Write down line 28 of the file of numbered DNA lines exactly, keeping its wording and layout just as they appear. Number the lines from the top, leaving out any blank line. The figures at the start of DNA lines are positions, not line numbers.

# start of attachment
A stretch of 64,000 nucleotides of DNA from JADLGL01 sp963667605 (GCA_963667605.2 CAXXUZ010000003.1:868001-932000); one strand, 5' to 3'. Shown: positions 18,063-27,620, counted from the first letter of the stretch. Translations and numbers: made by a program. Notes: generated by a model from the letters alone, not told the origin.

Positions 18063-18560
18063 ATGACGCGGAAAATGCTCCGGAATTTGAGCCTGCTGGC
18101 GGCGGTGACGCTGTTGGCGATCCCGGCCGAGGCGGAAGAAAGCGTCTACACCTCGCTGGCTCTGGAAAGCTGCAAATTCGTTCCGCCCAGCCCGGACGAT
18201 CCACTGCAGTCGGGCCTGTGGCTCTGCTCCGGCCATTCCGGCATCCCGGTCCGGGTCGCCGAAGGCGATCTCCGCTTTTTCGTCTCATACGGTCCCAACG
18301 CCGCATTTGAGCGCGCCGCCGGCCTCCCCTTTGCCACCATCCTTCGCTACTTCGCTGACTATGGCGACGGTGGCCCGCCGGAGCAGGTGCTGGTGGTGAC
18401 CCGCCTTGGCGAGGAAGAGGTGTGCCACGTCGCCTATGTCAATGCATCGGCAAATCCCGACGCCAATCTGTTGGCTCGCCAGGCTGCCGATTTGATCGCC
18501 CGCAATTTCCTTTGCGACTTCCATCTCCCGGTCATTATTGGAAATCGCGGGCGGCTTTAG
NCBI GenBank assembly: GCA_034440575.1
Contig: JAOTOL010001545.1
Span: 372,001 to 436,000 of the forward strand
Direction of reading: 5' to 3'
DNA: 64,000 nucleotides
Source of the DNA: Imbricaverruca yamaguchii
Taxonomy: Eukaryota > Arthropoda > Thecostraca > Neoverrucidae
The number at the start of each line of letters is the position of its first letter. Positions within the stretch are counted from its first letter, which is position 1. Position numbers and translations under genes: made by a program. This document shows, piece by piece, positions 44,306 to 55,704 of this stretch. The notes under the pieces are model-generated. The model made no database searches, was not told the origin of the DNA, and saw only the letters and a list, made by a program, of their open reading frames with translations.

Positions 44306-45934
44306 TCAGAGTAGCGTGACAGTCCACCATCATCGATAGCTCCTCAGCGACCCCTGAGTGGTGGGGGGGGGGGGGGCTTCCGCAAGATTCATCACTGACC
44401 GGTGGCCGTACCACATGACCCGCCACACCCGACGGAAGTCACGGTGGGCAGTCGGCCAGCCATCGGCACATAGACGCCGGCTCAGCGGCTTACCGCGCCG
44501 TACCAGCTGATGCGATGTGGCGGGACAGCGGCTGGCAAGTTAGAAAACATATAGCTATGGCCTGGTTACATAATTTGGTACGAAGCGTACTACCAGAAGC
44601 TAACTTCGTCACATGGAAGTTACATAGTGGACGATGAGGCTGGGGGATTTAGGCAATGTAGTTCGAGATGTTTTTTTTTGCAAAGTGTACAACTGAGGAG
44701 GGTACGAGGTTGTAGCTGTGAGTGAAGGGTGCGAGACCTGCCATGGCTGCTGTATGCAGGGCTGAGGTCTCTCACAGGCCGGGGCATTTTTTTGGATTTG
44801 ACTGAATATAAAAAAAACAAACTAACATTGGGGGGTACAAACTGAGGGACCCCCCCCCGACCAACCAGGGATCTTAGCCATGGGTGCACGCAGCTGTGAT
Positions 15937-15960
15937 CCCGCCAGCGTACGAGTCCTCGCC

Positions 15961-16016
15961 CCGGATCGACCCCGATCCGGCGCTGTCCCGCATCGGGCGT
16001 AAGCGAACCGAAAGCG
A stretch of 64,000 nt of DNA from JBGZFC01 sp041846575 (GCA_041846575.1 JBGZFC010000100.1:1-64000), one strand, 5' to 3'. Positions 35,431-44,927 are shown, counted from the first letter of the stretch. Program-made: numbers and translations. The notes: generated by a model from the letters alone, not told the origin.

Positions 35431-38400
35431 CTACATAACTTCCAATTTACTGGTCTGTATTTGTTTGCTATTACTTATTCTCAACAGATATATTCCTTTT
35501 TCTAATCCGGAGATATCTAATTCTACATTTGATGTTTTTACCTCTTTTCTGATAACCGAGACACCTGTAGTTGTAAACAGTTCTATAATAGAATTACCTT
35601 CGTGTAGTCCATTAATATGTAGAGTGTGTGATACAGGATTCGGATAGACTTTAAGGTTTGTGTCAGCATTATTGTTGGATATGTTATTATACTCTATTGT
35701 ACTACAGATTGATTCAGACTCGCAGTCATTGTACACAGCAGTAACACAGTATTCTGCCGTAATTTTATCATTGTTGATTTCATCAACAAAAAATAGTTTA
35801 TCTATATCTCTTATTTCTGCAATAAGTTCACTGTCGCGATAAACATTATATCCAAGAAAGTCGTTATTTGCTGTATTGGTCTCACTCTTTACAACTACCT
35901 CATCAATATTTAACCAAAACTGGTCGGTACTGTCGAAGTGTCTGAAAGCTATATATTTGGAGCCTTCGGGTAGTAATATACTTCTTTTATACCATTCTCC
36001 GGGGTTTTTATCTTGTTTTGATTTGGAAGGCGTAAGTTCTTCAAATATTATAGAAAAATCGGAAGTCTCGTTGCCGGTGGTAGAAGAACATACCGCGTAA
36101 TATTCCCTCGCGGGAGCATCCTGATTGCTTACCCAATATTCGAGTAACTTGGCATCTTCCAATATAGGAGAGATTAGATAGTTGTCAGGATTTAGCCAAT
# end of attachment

16001 AAGCGAACCGAAAGCG